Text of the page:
Visual activities

Visual tools work well in online collaboration. A stakeholder analysis matrix allows students to quickly grasp the relationship between influence and importance of those impacted by decisions. Students quickly gain an understanding of how those most impacted can be excluded from decision-making.

The Problem Tree breaks problems down into components for easier understanding. The causes of the problem form the roots, while the effects form the branches. A seemingly unmanageable problem becomes easier to manage through this simple analysis.

Reflect on ‘what doesn’t work’

Visual results that appear unattractive can reveal a lot about the topic. For instance, in the Venn diagram activity, students draw circles for stakeholder groups with size showing the relative power of a group, and the overlapping of the circles to show the connections between groups. Students may respond with “we just have circles that don’t touch” or “it became confusing because they overlap too much”. The circles that do not touch show that the stakeholder groups do not communicate with each other at all, while “messy” overlapping happens when stakeholders belong to more than one group. Ask students to reflect on the challenges of finding a workable solution with these types of stakeholder relationships.

Participatory activities can be conducted in a single session using breakout groups with a change in both the activity and the tools used.

Breakout groups

For breakout groups, the participatory activity needs to be straightforward with clear instruction. The Six-Thinking Hat activity allows students to quickly explore the multiple perspectives of an issue. Prepare students by providing a variety of videos or short news articles on the topic prior to the session.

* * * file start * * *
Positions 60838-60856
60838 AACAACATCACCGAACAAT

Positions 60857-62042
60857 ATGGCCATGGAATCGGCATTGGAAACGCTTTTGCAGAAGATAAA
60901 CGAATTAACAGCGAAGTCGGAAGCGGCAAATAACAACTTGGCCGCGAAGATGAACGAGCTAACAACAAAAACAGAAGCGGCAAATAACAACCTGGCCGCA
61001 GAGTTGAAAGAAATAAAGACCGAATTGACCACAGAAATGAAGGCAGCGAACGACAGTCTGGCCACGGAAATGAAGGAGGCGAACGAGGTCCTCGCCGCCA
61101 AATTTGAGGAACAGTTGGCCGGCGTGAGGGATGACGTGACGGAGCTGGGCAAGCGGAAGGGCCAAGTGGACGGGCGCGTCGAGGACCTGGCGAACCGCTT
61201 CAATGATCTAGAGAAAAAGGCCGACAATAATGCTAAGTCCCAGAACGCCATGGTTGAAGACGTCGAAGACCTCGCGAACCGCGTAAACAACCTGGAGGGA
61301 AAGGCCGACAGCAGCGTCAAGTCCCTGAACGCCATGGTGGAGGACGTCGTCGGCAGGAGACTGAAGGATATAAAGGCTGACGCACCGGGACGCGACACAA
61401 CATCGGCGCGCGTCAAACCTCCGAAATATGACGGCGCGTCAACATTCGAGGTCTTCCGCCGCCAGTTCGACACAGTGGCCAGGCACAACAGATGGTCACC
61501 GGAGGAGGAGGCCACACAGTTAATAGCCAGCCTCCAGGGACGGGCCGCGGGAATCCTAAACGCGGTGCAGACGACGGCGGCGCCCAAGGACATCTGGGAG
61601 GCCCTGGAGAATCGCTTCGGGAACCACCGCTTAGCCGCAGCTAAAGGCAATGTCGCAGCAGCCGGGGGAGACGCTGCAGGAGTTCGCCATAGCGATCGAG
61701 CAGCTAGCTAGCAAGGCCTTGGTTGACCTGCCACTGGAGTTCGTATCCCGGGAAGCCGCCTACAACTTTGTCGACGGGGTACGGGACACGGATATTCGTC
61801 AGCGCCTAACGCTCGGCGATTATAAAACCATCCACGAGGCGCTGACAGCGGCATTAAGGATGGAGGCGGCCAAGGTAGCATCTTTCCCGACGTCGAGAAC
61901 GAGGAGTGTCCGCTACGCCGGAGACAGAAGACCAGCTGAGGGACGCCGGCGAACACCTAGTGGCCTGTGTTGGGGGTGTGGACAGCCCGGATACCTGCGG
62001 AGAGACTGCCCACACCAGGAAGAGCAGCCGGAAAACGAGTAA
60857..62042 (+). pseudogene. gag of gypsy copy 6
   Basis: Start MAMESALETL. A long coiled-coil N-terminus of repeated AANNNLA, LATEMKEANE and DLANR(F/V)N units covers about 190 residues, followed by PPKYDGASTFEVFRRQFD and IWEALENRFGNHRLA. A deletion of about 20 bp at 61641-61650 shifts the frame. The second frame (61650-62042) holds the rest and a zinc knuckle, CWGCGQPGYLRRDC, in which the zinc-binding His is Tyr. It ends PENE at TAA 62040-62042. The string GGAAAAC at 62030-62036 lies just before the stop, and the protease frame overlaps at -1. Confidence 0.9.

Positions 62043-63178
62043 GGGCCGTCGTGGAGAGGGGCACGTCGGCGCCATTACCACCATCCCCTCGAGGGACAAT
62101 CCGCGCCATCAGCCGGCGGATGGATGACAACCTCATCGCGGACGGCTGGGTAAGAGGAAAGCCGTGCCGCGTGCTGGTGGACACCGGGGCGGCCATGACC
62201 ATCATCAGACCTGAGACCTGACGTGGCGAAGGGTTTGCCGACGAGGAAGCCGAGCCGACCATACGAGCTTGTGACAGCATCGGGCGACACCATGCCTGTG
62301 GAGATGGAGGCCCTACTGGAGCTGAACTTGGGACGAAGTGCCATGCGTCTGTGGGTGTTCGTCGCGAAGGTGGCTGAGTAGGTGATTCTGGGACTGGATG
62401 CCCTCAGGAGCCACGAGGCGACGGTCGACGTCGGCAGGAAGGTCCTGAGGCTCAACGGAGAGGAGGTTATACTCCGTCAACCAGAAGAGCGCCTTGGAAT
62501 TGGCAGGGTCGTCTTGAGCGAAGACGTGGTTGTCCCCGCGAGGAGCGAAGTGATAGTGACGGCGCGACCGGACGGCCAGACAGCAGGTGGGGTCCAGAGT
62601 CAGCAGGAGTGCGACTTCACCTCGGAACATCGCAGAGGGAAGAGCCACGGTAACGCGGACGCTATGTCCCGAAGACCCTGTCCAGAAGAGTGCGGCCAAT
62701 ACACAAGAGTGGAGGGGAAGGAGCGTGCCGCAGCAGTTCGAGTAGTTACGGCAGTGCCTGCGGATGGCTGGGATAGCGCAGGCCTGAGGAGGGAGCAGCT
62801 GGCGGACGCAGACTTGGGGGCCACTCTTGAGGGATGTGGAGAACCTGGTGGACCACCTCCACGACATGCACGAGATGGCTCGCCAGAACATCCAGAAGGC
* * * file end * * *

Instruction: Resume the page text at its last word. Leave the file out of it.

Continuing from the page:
Padlet works well to facilitate this activity. Remember to include instructions on the Padlet. The column format provides the clearest option, with each “hat” dedicated to a column. At the top of the columns post a reminder of what each hat describes. For instance, the yellow hat takes an optimistic view, the red hat views the topic with emotion and so on.

Each group can post their responses to each hat on a single Padlet, allowing for students to see the responses from the other breakout groups. The Padlet can then be used to facilitate discussion once all groups return to the main room, while the activity permits all perspectives to be shared.

Rather than framing sustainability as an individual’s end point to be achieved, these activities reveal sustainability to be a complex, participatory process involving everyone.

Natalie Kopytko is a lecturer and Susannah Sallu is an associate professor in the  Sustainability Research Institute  of the School of Earth and Environment at the University of Leeds.

Get some ideas and descriptions of participatory activities from Wageningen University.